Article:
Reply To: The Church and the Market and the Catechism of the Catholic Church


Anything on how the church can support both public and private property? Does the church advocate stealing from private property owners to make public property? Or has property been claimed by the public before private entities? If, so how is that property maintained but by taking from private owners? Does the church think it needs to reconcile this contradiction? In other words, how does public property exist without theft and if theft is morally wrong, then how can public property be accepted? Does the church believe that public property is financed by voluntary contributions and is only justified by voluntary contributions? What do you think about this?

Still, a nagging concern about private property for me (that is not solved with the concept of public property) is that one cannot truly own himself, himself being private property, if he does not have exclusive land rights, because he takes up space and must reside on land. Is this a paradox of scarcity to which the world outside of heaven limits us? Anything on this?

Another question I have regarding the article you referred to me is about the need to work less for an item over a time frame of 1900-1999 is, do the distributionists take credit for that? We give credit to the market even while it happened during a time of government expansion. I thought that real wages stopped increasing in the early seventies, if that is so, how do we have greater use of our labor in 1999? My guess is that this point in the article is only taking bread into account because the production of bread was less hampered by government even during a time of government expansion and inflation. Perhaps the article should show that a priori suggests that our units of labor should be able to buy even more bread if not for the expansion of government and inflation.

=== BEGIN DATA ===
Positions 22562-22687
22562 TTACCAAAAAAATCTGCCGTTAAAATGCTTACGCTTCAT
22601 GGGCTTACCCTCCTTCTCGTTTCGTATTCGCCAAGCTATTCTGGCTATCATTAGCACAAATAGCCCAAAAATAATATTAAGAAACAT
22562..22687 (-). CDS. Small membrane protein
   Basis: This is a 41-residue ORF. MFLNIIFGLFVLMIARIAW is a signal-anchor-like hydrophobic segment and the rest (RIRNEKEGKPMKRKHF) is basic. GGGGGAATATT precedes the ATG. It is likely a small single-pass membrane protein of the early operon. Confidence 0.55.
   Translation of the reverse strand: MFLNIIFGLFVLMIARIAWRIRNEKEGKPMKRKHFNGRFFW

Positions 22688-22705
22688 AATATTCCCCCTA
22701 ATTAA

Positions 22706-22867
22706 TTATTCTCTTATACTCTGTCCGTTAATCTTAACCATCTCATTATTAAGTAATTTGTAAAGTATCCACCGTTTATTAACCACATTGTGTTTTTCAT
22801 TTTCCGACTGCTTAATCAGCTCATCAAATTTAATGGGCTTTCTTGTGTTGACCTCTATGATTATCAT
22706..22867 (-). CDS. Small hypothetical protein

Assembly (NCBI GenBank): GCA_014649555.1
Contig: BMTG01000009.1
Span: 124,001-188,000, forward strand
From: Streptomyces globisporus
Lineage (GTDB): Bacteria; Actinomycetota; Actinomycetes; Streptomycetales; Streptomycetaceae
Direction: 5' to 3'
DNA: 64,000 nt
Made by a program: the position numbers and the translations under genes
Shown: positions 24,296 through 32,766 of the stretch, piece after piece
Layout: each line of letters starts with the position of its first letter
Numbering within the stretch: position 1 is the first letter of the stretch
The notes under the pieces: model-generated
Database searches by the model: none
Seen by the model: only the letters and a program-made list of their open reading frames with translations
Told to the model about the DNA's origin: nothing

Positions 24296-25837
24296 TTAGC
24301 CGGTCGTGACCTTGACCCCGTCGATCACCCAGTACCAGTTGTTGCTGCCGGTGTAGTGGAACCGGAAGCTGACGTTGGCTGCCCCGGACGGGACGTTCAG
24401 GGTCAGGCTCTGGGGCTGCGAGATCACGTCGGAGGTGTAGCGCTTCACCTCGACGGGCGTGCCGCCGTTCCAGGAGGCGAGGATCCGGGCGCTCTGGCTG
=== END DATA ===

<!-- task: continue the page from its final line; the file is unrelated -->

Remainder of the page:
Lastly, and thank you for your precious time, is I have interpreted the distributionists’ theory that wealth is both finite and infinite–a contradiction that must be addressed. It is finite and must be distributed to raise the condition of the poorest but infinite because it calls for a sustainable standard of living to which is better than previously obtained even with greater population and uncontrollable events such as natural disasters. Unless, of course, it is their objective to control the population?–and the natural world? It is a free market belief, in my understanding, that wealth is only finite in so far as it can be oppressed by force; conversely, it is infinite in so far as freedom from force (distributionists policies and such) is enjoyed.

Thank you,

Patricia Colling